North Carolina Newspapers

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By Patrice High
phigh@email.unc.edu
Have you ever heard of
Around the Circle or Ring
Shout? What about
Hekima or Communiversity?
It not, then you are missing out on
just a tew of the exciting and educa
tional programs offered at the Sonja
Haynes Stone Black Cultural Center.
Co-program coordinator and publi
cist Lorie Clark is responsible for pub
lic relations for the BCC. She directly
works with fundraising and the Sonja
Havnes Stone Memorial Lecture; the
seventh annual lecture took place
March 1, 2001.
The lecture
"pays tribute
to the legacy of
Dr. Stone by
inviting an
African-
American
woman whose
commitment
to the commu
nity mirrors
that of the late
Dr. Stone."
Clark also
works with
publications of
the BCC,
including the
newsletter and
the program
guide.
The BCC
also co-spon
sors programs
and events
with the
Women's
Center,
Campus Y,
Arts Carolina,
the Jazz
Department
and Playmaker's Theatre. Clark also
said that other organizations use the
BCC for their meetings.
Assistant Program Coordinator
ri^dera malika-salaam took on a num
ber of programs when she joined the
BCC staff m 1999. They include
Around the Circle, Ring Shout, Sauti
Mpya, Hekima and the Blacks in the
Diaspora Lecture Series. All these
programs were in place when malika-
salaam arrived, with the Blacks in the
Diaspora Series being the oldest run
ning program of the BCC.
Around the Circle, the program
most frequented by students, occurs
weekly. Students or student-run
organizations usually facilitate these
discussions on topics that range from
interracial relationships to self-esteem
issues. Each Wednesday the BCC is
filled with students yearning to hear
the latest tidbit of information coming
from the other students in the BCC.
Another of malika-salaam's pro
grams, Hekima, gives students a
chance to read books and discuss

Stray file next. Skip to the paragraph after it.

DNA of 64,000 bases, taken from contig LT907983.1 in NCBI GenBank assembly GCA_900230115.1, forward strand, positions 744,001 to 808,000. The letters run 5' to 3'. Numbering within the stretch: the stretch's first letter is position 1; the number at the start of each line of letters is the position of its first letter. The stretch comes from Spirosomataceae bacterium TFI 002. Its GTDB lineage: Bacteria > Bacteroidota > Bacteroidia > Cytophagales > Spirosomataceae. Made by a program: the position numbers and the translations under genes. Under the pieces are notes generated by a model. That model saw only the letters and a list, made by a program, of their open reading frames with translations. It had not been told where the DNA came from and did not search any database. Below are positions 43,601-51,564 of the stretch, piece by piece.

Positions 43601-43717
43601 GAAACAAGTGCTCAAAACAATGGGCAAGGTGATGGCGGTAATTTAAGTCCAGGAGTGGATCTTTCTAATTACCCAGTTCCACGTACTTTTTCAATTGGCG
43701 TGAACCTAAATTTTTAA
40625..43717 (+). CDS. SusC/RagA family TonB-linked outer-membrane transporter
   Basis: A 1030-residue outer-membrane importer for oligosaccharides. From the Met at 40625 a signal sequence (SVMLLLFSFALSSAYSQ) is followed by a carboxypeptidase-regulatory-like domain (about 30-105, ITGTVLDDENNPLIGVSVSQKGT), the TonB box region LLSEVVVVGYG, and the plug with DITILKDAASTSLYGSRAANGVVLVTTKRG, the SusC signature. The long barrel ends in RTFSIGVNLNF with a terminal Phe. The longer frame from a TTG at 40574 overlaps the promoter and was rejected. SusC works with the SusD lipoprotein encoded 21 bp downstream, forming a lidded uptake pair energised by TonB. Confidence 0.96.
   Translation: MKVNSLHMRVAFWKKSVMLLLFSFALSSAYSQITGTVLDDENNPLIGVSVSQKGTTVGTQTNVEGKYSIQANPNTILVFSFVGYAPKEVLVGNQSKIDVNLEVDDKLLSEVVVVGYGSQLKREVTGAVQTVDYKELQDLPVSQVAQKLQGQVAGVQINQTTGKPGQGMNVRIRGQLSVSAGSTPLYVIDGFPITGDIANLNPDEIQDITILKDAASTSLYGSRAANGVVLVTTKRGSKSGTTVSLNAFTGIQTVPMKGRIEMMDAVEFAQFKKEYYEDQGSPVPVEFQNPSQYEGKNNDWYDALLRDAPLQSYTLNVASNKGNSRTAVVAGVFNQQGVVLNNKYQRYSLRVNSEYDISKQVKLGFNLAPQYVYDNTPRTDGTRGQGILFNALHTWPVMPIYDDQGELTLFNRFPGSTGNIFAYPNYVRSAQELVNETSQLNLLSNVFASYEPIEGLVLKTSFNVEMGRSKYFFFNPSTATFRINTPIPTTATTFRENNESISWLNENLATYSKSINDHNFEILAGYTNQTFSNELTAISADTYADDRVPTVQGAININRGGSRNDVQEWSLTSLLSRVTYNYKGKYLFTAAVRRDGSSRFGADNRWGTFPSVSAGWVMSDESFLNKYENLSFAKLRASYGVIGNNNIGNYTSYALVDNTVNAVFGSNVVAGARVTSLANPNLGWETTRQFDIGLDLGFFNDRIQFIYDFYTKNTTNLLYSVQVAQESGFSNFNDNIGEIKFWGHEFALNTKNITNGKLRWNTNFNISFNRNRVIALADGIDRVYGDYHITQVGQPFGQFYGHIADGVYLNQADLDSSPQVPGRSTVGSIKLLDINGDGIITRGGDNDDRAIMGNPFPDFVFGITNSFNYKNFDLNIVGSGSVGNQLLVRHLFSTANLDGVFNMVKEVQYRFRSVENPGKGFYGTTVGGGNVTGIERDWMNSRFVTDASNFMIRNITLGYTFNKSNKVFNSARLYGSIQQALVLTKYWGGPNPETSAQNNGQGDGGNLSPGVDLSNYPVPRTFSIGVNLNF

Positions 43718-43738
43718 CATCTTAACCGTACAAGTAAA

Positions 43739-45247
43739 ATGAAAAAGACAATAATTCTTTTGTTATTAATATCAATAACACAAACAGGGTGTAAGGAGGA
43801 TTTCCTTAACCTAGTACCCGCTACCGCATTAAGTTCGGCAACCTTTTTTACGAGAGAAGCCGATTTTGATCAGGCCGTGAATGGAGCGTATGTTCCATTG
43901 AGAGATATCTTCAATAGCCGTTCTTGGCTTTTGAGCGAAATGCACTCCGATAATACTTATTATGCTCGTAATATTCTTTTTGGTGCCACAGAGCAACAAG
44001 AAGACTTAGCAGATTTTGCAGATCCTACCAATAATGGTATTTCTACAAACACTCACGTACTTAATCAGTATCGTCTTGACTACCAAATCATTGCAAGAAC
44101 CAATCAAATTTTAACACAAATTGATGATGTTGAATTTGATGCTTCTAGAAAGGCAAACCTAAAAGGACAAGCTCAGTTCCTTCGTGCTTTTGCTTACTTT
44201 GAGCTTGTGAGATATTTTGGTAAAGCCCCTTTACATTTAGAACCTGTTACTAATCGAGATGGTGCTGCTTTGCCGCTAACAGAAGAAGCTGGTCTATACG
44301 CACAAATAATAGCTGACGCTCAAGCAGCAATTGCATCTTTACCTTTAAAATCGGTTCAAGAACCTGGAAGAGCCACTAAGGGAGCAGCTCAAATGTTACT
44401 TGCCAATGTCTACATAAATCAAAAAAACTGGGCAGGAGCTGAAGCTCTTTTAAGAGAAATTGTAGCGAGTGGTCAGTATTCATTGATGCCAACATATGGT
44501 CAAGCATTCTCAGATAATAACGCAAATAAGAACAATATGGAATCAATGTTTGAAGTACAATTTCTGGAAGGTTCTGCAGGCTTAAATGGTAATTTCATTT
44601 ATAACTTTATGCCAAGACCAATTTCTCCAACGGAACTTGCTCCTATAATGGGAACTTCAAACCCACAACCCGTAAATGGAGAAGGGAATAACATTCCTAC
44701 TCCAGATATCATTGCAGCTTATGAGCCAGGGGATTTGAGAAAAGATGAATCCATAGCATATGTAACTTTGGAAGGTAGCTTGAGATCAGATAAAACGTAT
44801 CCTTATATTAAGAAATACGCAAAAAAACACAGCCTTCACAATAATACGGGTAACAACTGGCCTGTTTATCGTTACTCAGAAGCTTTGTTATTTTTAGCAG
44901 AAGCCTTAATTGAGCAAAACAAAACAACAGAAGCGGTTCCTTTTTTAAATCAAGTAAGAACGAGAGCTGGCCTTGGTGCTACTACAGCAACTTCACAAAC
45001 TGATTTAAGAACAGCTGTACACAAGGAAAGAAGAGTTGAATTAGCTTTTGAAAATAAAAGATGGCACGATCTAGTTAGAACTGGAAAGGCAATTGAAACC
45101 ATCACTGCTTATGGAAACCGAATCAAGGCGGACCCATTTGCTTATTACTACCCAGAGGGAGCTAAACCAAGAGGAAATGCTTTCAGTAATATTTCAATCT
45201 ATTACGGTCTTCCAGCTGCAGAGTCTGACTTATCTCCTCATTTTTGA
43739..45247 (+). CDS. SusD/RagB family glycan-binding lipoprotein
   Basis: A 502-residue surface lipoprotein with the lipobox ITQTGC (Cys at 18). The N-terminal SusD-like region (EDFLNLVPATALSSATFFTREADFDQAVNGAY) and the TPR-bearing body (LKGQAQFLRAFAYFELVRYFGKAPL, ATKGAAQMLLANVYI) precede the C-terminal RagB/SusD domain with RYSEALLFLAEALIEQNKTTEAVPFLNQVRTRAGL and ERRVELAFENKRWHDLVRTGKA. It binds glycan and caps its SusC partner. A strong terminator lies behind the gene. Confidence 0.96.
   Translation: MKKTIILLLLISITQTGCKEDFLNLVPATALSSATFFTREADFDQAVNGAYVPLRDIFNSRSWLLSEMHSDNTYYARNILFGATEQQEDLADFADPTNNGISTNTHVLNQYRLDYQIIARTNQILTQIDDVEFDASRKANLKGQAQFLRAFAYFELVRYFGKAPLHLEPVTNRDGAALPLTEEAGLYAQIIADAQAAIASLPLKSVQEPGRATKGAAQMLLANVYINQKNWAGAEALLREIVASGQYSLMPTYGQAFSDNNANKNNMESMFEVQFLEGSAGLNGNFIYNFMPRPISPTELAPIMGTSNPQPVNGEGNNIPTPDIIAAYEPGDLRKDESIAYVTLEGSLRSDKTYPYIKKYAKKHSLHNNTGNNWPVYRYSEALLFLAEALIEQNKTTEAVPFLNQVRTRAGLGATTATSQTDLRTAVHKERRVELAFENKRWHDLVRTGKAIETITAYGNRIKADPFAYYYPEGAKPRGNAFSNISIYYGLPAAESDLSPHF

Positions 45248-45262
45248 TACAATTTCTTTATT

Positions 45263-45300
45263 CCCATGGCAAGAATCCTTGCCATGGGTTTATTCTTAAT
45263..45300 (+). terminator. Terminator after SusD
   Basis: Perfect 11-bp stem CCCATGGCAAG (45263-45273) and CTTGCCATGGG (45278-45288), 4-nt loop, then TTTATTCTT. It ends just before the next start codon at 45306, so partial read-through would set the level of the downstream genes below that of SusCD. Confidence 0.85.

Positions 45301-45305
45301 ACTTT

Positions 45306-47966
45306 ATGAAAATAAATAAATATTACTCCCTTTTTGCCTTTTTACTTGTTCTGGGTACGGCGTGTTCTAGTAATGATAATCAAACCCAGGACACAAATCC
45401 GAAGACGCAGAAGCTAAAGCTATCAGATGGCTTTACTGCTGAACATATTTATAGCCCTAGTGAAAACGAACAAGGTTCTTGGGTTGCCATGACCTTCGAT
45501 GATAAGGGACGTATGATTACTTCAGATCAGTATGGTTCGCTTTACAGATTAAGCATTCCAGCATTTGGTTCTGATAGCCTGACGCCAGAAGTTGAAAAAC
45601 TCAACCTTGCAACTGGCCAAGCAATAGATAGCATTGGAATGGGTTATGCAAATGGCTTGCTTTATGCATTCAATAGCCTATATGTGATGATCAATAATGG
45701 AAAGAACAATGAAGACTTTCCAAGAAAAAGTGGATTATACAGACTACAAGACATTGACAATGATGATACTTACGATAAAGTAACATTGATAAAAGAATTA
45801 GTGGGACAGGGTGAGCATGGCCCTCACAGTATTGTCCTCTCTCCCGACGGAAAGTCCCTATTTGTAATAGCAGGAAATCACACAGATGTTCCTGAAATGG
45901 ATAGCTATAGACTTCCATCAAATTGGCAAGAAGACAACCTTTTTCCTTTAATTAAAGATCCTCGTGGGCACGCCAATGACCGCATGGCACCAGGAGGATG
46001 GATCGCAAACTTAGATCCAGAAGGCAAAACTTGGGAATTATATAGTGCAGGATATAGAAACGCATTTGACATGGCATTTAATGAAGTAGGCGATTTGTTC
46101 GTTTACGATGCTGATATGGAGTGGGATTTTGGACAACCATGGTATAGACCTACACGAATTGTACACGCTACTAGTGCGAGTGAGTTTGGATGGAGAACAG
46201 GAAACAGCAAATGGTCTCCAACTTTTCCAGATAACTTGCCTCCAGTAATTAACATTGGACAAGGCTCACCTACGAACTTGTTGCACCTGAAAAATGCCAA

them in an informal setting. The pro
gram provides an opportunity to con
nect over something as simple as
reading a book.
One of the most important BCC
programs is Communiversity, a pro
gram run by Kelly Navies. The youth
program is designed to "provide
youth ages K-12 with academic and
cultural enrichment," said Navies.
Communiversity has three compo
nents: Homework Assistance,
Literacy and Teen Outreach. Each
program focuses on a different age
group, providing them with an age-
related service. There are about 45-50
Communiversity students and about
30 volunteers.
Navies' vision for Communiversity
is for it to be permanently institution
alized and have a permanent director.
malika-salaam also has visions for
BCC programming in the future. She
feels that the BCC needs new pro
grams, but that it depends on what
the student body wants. She would
also like to see the return of a program
called "Anthesis," which was sort of a
support group for African-American
females on campus.
Clark said she is pleased with the
programs the BCC produces; howev
er, she would "like to see more collab
oration with other organizations and
departments."
"The BCC mission is to serve all
students through our programs," said
Clark, "and our programs reflect the
history and accomplishments of
Africans and African-Americans."
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